CEO Andy Mooney riffs on the boom in guitar sales during COVID-19 and rethinking business models for the post-pandemic world.
Nearly a year into the COVID-19 pandemic, millions of us have taken up new hobbies, such as baking bread, bicycling, bird-watching — and playing guitar. That’s beautiful music to Fender Musical Instruments Corporation, the market leader in the US$8 billion stringed instruments market, especially after it initially looked like 2020 was going to be a bust. When lockdowns began last year in March, Fender CEO Andy Mooney went into belt-tightening mode, canceling orders; shuttering the company’s headquarters in Scottsdale, Ariz., and Los Angeles; closing factories in Corona, Calif., and Ensenada, Mexico; and furloughing production workers.
Then, in what Mooney described as a goodwill gesture, the private company — majority owned by Hawaii-based Servco Pacific Capital and Tokyo-based Yamano — offered Fender Play, its subscription-based online platform for learning guitar, bass, and ukulele, free for 90 days. Within weeks, the app attracted nearly 800,000 first-time players. Just as suddenly, many of those newbies started buying up iconic Fender guitars (Stratocasters, Telecasters, Jazzmasters), as well as amplifiers, effects pedals, and other gear. By October, Mooney was eyeing record sales.
Fender, which is celebrating its 75th anniversary in 2021, has counted among its devotees virtuosos such as Buddy Holly, Jimi Hendrix, Eric Clapton, Bonnie Raitt, Marcus Miller, H.E.R., and scores of other players. This lends a credibility and cachet that make Fender an in-demand brand among those who both appreciate and want to make music. In a recent Zoom interview with strategy+business from his home office in Hollywood, Mooney — a longtime guitarist himself — talked about how he has fine-tuned the brand’s proud legacy since taking the reins in 2015.
S+B: What happened to your business when COVID-19 hit and lockdowns went into effect throughout the United States?
MOONEY: Until March 17, it looked like 2020 was going to be our sixth [consecutive] year of double-digit growth. On that day, 90 percent of our nearly 1,000 dealers worldwide closed. Our offices and factories closed. We were staring at the edge of a cataclysmic drop-off in sales, so our focus was on cash preservation. We did everything possible to mitigate cash flow. We canceled orders, everybody in the company took pay cuts from 5 to 50 percent, and we canceled bonuses.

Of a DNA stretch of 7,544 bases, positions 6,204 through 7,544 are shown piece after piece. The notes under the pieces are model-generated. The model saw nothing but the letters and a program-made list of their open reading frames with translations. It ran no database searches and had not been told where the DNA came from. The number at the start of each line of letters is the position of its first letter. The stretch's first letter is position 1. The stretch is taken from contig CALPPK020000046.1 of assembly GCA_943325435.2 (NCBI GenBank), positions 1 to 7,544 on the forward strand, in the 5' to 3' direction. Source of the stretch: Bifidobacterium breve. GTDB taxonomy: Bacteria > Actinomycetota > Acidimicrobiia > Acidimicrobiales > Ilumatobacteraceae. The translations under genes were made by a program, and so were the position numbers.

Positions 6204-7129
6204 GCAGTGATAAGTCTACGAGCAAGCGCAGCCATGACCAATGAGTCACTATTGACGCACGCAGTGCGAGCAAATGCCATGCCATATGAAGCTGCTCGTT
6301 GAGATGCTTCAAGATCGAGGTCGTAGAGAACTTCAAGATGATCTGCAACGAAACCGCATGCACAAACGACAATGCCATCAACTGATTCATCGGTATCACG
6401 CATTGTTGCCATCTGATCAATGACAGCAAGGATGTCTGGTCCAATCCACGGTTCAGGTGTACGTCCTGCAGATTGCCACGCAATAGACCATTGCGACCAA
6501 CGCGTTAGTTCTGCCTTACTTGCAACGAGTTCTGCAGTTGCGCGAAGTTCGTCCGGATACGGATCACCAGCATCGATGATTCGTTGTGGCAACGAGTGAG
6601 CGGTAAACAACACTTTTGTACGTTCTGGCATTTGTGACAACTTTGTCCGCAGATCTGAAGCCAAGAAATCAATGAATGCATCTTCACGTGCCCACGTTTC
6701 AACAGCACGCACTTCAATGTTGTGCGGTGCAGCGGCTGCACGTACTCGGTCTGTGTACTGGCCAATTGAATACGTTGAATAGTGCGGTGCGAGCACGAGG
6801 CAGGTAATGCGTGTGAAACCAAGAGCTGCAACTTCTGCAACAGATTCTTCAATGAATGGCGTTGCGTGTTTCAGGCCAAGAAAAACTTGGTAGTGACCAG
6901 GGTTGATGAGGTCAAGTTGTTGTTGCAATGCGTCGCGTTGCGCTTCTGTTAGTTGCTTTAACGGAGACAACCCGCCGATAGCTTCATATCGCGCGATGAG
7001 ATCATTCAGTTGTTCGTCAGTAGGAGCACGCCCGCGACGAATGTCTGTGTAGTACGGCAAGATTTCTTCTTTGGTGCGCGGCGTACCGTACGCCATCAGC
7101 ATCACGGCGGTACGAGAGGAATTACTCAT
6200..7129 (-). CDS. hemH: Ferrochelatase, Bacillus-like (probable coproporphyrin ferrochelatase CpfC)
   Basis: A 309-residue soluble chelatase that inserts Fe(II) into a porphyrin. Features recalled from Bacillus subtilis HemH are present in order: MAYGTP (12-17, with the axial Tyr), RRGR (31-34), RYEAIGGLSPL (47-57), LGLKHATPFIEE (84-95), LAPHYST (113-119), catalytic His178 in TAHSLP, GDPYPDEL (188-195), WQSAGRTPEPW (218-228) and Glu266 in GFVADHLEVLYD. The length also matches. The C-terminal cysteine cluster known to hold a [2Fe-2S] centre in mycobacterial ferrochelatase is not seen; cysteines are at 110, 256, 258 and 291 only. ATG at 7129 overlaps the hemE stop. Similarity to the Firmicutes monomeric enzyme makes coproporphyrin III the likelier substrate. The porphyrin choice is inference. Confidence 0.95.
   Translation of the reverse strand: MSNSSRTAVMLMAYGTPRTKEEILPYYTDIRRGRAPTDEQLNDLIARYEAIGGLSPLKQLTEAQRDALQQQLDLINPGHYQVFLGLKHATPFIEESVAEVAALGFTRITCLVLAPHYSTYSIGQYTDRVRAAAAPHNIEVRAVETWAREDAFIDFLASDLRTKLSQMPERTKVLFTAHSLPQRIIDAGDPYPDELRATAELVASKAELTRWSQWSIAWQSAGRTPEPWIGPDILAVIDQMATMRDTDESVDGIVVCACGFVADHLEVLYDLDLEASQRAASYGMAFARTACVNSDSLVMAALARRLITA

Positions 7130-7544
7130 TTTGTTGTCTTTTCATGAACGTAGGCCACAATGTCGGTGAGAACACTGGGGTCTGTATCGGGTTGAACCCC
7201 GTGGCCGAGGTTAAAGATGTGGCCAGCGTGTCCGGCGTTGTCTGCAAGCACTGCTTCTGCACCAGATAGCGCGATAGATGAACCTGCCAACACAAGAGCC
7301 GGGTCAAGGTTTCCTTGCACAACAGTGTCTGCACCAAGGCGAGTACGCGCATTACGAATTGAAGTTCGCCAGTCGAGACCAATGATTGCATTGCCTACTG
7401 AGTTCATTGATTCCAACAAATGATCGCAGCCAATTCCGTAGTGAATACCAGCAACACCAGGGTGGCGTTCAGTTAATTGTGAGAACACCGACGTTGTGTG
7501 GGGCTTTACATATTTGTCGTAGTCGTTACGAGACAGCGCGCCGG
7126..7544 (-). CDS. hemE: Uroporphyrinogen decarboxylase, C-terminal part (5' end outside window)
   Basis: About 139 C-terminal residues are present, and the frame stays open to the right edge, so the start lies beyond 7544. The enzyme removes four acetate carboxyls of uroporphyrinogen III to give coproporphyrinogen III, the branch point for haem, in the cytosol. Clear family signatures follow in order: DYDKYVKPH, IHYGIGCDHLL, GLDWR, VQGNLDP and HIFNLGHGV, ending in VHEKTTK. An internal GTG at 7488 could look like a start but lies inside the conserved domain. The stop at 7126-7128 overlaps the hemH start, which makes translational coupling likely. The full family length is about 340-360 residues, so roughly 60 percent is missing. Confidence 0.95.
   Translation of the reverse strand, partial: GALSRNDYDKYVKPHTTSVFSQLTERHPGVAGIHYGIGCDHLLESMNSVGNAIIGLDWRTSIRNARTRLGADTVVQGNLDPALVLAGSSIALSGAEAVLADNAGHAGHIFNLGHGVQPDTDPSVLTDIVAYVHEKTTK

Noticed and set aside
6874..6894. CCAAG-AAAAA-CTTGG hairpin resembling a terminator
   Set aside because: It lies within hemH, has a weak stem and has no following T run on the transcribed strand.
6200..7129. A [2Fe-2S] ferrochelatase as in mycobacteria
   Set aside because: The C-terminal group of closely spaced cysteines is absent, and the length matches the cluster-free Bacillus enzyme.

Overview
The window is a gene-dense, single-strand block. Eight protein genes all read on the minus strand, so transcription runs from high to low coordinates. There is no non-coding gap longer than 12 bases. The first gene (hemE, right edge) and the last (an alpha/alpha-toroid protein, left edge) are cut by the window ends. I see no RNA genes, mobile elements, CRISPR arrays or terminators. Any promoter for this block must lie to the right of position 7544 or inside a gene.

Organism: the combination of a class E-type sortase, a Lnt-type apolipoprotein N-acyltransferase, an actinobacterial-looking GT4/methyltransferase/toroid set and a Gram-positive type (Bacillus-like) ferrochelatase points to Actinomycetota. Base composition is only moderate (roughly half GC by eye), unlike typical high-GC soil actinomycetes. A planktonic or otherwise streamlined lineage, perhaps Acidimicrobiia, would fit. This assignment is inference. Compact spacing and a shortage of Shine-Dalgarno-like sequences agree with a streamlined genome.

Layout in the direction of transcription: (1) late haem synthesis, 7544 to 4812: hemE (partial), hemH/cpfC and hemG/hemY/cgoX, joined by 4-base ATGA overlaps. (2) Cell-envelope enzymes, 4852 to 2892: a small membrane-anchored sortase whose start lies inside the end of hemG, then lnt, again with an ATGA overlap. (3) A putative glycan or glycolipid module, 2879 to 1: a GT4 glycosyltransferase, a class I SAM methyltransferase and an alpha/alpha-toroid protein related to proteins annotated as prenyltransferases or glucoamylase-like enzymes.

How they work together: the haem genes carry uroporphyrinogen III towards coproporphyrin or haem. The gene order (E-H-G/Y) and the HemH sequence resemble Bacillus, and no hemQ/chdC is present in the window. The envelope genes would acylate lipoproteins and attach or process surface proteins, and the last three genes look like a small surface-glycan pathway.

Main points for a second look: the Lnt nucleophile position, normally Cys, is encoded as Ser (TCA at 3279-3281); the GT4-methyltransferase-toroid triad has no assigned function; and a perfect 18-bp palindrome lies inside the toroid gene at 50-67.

Early on after I joined Fender, we had moved all our distribution centers to third-party providers, taking out our capital and lease costs. That proved to be a big blessing, because our third-party provider in the U.S., FedEx, was an essential business. It never closed down when the rest of California, our factories, and our dealers did. We provided a lifeline to the dealers for their online sales, shipping them inventory we had in our warehouse during the early parts of the pandemic.
S+B: How did the pandemic disrupt your earlier plans to launch your line of updated electric guitars, the American Professional II?
MOONEY: Because we couldn’t have our sales reps on the road, we weren’t able to physically show dealers the guitars. Many dealers were only selling online and didn’t want to meet our reps, anyway. We did an online presentation, virtually taking them through the features and benefits of the new series of electric guitars and basses. And we said, “Trust us, we’re going to throw a lot of money behind this launch.” It worked. We had to push the introduction of the new line to October, but it’s beat all our expectations. We’re back-ordered into about spring of 2021, so it’s been a big success story.
In fact, the complete reverse of what we anticipated happening is happening. We’re now looking at expansion. As our revenues grew by about $100 million last year [to a record $700 million], we’ll have more money to spend to drive consumer demand this year. We’re looking to expand our Corona and Ensenada facilities, and we’re working with our OEM suppliers in Southeast Asia to get more capacity there. I’m not sure the growth rate we enjoyed last year will last into 2022, but I’m very optimistic we will get significant growth again in 2021 and beyond.
S+B: What are you seeing in terms of longer-term trends, and how will Fender navigate them?
MOONEY: I describe Fender not as recession-proof, but recession-resistant. People have a very strong emotional attachment to music, so we’re going to be affected by crises and downturns, but perhaps not as much as other companies. Our industry has been expanding at high single- or double-digit rates for the last 11 years, driven by consumption of recorded and live music. During the pandemic, music became a source of relief, with close to 400 million people globally subscribing to a streaming music service. Goldman Sachs is predicting that that number will grow to about a billion by 2030. Live music may have gone dark since March, but recorded music is having a field day.
And live music will make a gradual comeback in 2021. Major acts are already booking arenas for the spring of 2022, because everybody is eager to go back out on the road. So the category is in fundamentally great shape. There’s a lot of innovation going on and money being spent to drive sustained consumer demand.
With many things, the pandemic accelerated preexisting trends by two or three years. The trends of working from home, using Zoom as opposed to getting on an airplane, buying online as opposed to at a brick-and-mortar store: They all leapfrogged during the pandemic.
By Bob Wood
Read the full interview here.